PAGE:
THE CARDAMOM MOUNTAINS
Southeast Asia’s largest remaining rainforest spans jagged mountains, gushing rivers and vibrant green overriding forest. This mountain range formed one of the last Khmer Rouge strongholds and the final scenes of guerrilla warfare. Today though it is a sanctuary for endangered flora and fauna such as great big sun bears, tree-dwelling gibbons and vulnerable clouded leopards named so for the inky dark blotches on their skin reminiscent of clouds. A walking tour reveals its wild, roaming elephants and remote waterfalls as well as tiny rural hamlets hidden in the forest. Shinta Mani Wild is a wilderness camp committed to the area’s conservation with activities ranging from animal spotting on army jeep rides and exploring jade-green rivers in a kayak to collecting data from camera traps and joining an anti-poaching team on one of their daily patrols.
The charm of this pretty riverside town comes in the form of laidback cafes and a culture that benefits from having fewer crowds. It’s famed for a thriving art scene, championed by the Phare Ponleu Selpak circus, a standout Cirque de Soleil-style show aimed to improve the lives of Cambodia’s disadvantaged youth. Although many regard Battambang as a city, the provincial feel plays out around the surrounding countryside with ox-drawn carts rambling alongside emerald rice paddies and village markets selling local handicrafts. Throughout history, Battambang has been occupied by the Thais and French as well as the Japanese during the Second World War leaving behind a cultural melting pot. Three days allows you to unravel the rural temples and splendidly preserved French colonial architecture be it on foot, bicycle or boats along the sleepy river.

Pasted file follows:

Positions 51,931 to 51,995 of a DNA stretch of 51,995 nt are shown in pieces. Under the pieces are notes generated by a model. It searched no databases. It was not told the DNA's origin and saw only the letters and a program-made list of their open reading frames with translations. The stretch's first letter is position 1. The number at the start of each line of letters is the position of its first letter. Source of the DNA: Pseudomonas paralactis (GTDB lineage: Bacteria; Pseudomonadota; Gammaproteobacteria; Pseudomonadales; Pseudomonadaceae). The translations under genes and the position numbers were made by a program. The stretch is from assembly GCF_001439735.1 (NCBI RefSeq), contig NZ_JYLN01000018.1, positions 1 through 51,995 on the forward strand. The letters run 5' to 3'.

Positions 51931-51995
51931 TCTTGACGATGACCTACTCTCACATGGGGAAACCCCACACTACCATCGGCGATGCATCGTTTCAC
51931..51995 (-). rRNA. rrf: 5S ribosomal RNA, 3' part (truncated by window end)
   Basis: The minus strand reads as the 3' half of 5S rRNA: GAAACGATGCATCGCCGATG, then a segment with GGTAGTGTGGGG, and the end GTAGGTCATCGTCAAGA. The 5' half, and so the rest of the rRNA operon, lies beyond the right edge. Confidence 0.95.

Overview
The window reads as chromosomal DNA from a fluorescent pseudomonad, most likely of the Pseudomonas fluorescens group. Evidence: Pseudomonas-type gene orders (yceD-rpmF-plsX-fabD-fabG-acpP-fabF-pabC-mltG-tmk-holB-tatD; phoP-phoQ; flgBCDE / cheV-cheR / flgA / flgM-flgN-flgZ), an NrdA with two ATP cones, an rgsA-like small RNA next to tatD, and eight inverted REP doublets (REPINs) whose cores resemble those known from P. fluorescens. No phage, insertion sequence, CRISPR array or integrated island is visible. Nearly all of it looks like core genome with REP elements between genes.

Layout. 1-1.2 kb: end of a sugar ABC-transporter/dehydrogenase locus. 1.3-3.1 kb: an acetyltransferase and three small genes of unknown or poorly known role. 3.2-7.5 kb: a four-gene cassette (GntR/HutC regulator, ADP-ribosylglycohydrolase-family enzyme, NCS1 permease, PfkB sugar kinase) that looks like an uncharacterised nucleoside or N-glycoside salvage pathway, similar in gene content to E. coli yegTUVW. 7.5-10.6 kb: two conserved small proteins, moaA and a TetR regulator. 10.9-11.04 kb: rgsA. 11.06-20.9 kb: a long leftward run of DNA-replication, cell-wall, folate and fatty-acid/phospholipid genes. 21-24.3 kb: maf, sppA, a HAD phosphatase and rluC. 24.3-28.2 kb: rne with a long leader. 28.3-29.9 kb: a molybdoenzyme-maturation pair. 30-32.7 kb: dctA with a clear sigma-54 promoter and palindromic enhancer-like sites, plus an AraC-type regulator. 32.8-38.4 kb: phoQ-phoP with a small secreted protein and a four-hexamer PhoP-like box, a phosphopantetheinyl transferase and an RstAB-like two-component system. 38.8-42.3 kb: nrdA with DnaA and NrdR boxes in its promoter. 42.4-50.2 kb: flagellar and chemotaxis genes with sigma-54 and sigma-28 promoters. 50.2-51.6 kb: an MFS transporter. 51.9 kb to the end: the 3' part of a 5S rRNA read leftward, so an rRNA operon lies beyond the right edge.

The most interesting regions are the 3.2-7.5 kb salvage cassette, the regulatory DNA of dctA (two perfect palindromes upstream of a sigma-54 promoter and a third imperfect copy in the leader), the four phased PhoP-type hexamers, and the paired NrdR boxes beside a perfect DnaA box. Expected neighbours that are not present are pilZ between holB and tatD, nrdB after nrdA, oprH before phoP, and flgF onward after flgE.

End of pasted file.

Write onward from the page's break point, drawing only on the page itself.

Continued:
KOH RONG AND THE CAMBODIAN COAST
As far as Cambodian coast resorts go, Koh Rong’s powder-white sand and laidback pace tick all the boxes. While the island’s main village draws youthful party goers, venture further away from the built-up hedonism and you’ll find an escapist’s dream in the way of lush forests and wonderfully remote beaches. For exclusive downtime without compromising on culture, head to Song Saa Private Island in the blue ocean haze north-east of Koh Rong offering outstanding eco-credentials with strong ties to the local community and marine conservation practises. Not only does it boast over-water villas and a sublime beach of course but exciting safaris into the islands with a member of the conservationist team, scuba diving among the colourful marine life and traditional blessings conducted by Buddhist monks on the jetty.